Yoohyun Park/Production Coordinator
It’s time to kick the arbitrary four-year timeline to the curb
By: Ardena Bašić, Contributor
Post-secondary educational programs are often presented as allotted timelines that correspond to annual requirements. For example, a four-year bachelor’s degree assumes five courses a semester, or 10 a year in Ontario. Yet, these are only guidelines and are not set in stone.
There are benefits to both shortening and prolonging a degree, along with costs. Unfortunately, the latter is often met with criticism in our increasingly workaholic society. This stigma needs to be reevaluated so that students can achieve success at their own pace without undue pressure.
Firstly, it is worth noting that there are multiple benefits to extending the time one takes to complete a degree. For one, with fewer courses at one moment in time, there are more opportunities to pursue extracurriculars, work and social activities. The former two are highly valuable in adding to one’s resume and expanding future job prospects, but the latter is also important in encouraging a strong life balance.
With the unfortunate increase in mental health disorders today, striving for such a balance is even more crucial. Additionally, focusing on fewer courses means there is a greater chance of savouring course content, as opposed to working only to meet deadlines. Given the exorbitant time, energy and money that education demands, one should take every chance to get the most out of their education.
One should also consider that there is a positive correlation between time spent completing a degree and the graduation rate. For instance, Harvard’s four-year graduation rate is approximately 85% whereas the five-year graduation rate is almost 95%. To put it into perspective, this 10% increase represents about 700 students at Harvard and 3000 students at McMaster.
If extra time spent on your degree makes such a significant difference, then why haven’t we yet accepted taking your time? Especially in a society where degrees are progressively becoming more valuable. Overall, there are a myriad of benefits to slowing down one’s education instead of trying to relentlessly pursue the socially-accepted completion time.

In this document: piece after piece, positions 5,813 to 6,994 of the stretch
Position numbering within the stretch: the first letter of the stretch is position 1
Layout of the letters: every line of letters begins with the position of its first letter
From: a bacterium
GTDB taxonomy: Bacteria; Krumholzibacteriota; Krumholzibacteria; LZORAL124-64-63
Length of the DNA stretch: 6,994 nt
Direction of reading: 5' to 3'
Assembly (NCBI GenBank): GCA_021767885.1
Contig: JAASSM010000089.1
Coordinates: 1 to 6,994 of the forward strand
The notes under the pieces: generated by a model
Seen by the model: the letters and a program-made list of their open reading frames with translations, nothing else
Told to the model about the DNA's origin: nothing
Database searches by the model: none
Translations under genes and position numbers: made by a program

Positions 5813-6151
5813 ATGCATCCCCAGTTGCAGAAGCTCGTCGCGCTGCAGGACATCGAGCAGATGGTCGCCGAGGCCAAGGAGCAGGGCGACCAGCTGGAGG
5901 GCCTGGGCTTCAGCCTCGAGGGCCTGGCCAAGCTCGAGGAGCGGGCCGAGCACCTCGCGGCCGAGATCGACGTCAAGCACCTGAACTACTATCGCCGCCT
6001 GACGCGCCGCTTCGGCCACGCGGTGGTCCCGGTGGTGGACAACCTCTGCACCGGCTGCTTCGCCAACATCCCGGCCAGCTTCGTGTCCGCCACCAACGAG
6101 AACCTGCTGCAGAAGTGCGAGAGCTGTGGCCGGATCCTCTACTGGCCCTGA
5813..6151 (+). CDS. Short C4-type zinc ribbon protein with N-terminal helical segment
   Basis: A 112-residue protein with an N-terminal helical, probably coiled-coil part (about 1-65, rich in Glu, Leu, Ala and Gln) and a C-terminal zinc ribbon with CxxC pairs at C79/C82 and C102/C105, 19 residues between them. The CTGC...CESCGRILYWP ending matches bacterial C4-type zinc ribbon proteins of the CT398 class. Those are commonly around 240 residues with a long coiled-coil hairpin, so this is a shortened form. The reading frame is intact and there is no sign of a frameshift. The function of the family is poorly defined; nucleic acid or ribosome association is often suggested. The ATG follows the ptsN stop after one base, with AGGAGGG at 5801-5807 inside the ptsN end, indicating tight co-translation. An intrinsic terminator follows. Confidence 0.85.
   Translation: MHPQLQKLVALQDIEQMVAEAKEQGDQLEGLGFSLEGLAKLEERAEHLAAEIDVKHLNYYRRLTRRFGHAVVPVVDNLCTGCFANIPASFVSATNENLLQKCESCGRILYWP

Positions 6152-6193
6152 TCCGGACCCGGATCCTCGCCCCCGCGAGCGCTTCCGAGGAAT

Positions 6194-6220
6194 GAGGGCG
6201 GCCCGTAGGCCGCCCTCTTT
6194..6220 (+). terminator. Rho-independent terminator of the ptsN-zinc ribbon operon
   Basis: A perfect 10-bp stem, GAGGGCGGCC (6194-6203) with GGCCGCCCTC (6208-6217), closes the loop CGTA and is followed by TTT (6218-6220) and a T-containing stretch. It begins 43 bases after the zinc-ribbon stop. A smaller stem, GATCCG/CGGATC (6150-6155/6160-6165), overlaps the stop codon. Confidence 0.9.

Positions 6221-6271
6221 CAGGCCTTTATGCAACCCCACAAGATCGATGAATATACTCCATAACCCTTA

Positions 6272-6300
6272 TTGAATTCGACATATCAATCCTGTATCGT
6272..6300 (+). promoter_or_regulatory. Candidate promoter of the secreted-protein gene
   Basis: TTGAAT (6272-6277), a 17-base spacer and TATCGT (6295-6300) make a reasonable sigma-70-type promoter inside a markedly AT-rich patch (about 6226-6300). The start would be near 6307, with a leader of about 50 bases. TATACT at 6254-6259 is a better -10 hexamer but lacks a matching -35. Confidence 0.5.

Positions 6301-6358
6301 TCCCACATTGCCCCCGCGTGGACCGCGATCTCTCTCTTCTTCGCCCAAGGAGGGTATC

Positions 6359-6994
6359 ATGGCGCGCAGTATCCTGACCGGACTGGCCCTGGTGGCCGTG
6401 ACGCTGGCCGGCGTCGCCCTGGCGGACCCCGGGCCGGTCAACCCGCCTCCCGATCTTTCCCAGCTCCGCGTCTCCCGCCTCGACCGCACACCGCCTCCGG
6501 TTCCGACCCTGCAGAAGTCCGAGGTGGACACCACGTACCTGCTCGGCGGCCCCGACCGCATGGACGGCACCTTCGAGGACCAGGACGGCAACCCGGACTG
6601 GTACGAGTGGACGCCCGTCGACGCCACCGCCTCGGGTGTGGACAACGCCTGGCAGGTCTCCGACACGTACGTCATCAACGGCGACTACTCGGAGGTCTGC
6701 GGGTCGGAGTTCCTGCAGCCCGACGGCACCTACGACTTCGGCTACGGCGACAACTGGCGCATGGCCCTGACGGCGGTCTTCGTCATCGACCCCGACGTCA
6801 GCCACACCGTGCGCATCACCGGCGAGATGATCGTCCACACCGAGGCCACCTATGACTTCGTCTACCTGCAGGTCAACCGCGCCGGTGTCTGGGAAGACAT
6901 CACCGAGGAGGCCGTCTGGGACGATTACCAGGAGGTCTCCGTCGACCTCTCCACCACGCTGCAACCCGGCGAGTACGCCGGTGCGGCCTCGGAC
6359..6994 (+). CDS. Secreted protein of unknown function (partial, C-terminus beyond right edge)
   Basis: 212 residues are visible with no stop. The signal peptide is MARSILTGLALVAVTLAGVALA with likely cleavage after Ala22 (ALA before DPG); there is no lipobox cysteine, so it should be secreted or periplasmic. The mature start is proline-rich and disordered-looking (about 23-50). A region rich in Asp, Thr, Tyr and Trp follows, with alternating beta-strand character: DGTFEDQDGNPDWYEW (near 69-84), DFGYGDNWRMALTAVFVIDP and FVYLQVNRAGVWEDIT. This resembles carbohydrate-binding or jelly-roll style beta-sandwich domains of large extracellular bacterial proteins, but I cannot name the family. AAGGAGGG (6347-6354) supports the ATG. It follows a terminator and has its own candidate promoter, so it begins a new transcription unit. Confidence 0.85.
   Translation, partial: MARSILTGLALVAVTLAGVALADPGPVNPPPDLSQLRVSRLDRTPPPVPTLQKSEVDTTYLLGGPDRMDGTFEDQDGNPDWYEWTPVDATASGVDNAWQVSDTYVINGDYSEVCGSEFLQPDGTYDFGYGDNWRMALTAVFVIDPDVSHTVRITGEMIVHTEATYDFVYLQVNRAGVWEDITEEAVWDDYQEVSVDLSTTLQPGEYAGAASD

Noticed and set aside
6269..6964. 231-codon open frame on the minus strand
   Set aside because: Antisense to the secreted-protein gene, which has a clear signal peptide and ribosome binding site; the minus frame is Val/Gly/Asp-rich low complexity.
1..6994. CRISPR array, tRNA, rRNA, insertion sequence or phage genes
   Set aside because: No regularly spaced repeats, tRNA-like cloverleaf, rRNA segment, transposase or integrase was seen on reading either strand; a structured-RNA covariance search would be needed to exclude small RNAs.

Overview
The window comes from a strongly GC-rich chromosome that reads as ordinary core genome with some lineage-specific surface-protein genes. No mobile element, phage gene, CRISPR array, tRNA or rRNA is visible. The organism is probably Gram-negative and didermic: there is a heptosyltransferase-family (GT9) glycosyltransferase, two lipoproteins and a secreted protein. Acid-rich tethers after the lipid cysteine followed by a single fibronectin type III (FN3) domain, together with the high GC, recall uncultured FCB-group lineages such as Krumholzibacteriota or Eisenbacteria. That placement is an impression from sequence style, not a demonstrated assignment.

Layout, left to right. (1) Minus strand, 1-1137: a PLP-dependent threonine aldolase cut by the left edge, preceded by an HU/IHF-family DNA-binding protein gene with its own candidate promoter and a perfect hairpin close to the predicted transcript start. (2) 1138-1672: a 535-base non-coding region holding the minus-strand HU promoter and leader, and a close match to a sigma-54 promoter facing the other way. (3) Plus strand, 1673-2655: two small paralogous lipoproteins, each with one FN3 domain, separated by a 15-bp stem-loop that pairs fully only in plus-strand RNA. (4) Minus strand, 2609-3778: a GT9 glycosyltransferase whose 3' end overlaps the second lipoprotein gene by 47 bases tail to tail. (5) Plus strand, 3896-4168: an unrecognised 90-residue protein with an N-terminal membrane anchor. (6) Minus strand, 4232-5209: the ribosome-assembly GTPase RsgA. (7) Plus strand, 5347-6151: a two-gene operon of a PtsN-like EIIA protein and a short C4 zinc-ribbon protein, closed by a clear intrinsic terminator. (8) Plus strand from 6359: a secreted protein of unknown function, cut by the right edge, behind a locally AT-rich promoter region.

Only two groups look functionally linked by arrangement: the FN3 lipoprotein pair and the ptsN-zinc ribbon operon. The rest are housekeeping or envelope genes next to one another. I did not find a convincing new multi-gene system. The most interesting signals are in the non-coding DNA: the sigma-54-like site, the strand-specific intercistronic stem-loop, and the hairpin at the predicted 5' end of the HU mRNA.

These benefits are met with only a few consequences. Firstly, prolonging one’s studies could eventually dispel motivation. One may start eager to learn, but eventually become apathetic and neglect coursework by the end of the study period. Moreover, the jobs one may obtain in their extra time, or even school guidelines, may lower the amount of scholarships available. This is most distressing for those who have high financial need, but not as much for those who already obtained sufficient scholarship funds at the beginning of their education. Individuals considering a longer study time should reflect on the benefits and costs to decide the right course of action for them.
In our increasingly competitive world, part-time studies — or any form of studying that takes longer than what is outlined — seems to be frowned upon. Individuals might believe that such a person lacks the time management, productivity skills or even basic intellect to finish a degree at the same time as others.
However, this is far from the truth. It takes a high level of honesty to commit to putting oneself first in a time where there is a binary between an actual person and their work. Taking the time off to focus on self-development and maintaining balance in one’s life will pay off more than attempting to fit in with the status quo. In this way, such individuals should be revered for their courage as opposed to being discriminated against.
Everyone is incredibly unique and one’s education should follow suit. There is no reward in joining the same race as everyone else if one would be better off running to the beat of their own heart. So, instead of discouraging the truth in our manipulated and photoshopped society, let’s reward those with the courage to defy it.